The assembly 10 includes a blanket or outer cover 12, typically formed of a pliable fabric material known and referred to as a “shell”. The blanket cover or shell 12 is generally formed as a two-layered laminate which forms a pocket which receives and encloses a substrate 14, heating element 16 and reflective strips 18. An electrical connector 20 is provided on the substrate 14 in a known manner to connect the heating element 16 to a source of electrical power.
Only the bottom half layer of the outer cover or shell 12 is shown in FIG. 1. Substrate 14 is formed of a thin sheet of breathable material such as a non-woven natural or synthetic material such as a non-woven polyester fabric. This material preferably has a light, breathable gauze-like consistency. A perforated breathable plastic or elastomeric sheet of material may also be used for substrate 14. The substrate is needed only for facilitating manufacture, and may be omitted.
The heating element 16 in FIG. 1 is shown arranged in a closed serpentine loop on top of the substrate 14, with each end connected to the electrical connector 20. The heating element 16 may be attached directly to substrate 14 by adhesive bonding, stitching, ultrasonic welding, or other mechanical or chemical means.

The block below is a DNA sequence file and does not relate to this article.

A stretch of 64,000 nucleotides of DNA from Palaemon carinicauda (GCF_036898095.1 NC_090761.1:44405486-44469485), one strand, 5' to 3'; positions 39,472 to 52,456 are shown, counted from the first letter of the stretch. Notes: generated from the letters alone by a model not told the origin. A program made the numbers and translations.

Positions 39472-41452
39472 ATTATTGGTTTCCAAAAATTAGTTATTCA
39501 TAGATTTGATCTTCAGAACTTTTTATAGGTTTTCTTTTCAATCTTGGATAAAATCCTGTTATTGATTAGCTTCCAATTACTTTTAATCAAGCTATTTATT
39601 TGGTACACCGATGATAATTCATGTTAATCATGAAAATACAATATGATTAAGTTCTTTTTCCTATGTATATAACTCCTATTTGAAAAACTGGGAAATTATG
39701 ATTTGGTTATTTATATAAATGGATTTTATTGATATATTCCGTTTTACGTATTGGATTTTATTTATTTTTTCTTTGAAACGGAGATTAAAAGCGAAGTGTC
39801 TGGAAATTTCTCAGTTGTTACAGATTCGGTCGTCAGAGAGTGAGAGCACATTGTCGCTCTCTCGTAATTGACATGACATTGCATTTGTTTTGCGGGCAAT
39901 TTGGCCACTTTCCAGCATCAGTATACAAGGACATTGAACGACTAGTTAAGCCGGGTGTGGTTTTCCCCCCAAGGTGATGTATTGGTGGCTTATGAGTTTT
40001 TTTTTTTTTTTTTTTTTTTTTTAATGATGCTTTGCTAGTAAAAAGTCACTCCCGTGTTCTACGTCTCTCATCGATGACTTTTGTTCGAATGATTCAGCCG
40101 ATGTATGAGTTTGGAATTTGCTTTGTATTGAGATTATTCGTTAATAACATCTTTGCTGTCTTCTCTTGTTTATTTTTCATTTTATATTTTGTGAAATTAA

Alternatively, the heating element 16 may be held on substrate 14 by the heat reflective strips 18. In this case, the heat reflective strips can have an adhesive underside which can be applied over the heating element 16 in the manner of a strip of adhesive tape and thereby tape and hold the heating element against the substrate.
Another alternative is to sew the strips 18 over the heating element 16 and to the substrate 14 so as to capture the heating element between the strips and substrate. Gluing, ultrasonic welding and direct spray painting can also be used to hold the resistance wire in place. The heat reflective strips can be applied to the wires and substrate as strips of heat reflective metal foil, metallized plastic or fabric, adhesive tape, or as a thin coating such as heat reflective paint.
As seen in FIGS. 2 and 3, the present invention is particularly well adapted for use with heating elements formed of positive temperature coefficient (PTC) heating wire 24. In this example, the wire 24 is first applied to a substrate 14 in a serpentine pattern. An electrical connector 20 is secured to the edge of the substrate and connected to one end of the wire 24. The other end of the wire is free and if a current sensor is used externally of the substrate, the wire need not loop back to the connector 20 when PTC wire is used. The current sensor provides a signal to a safety circuit which terminates power to the heating wire in the event an electrical fault is detected.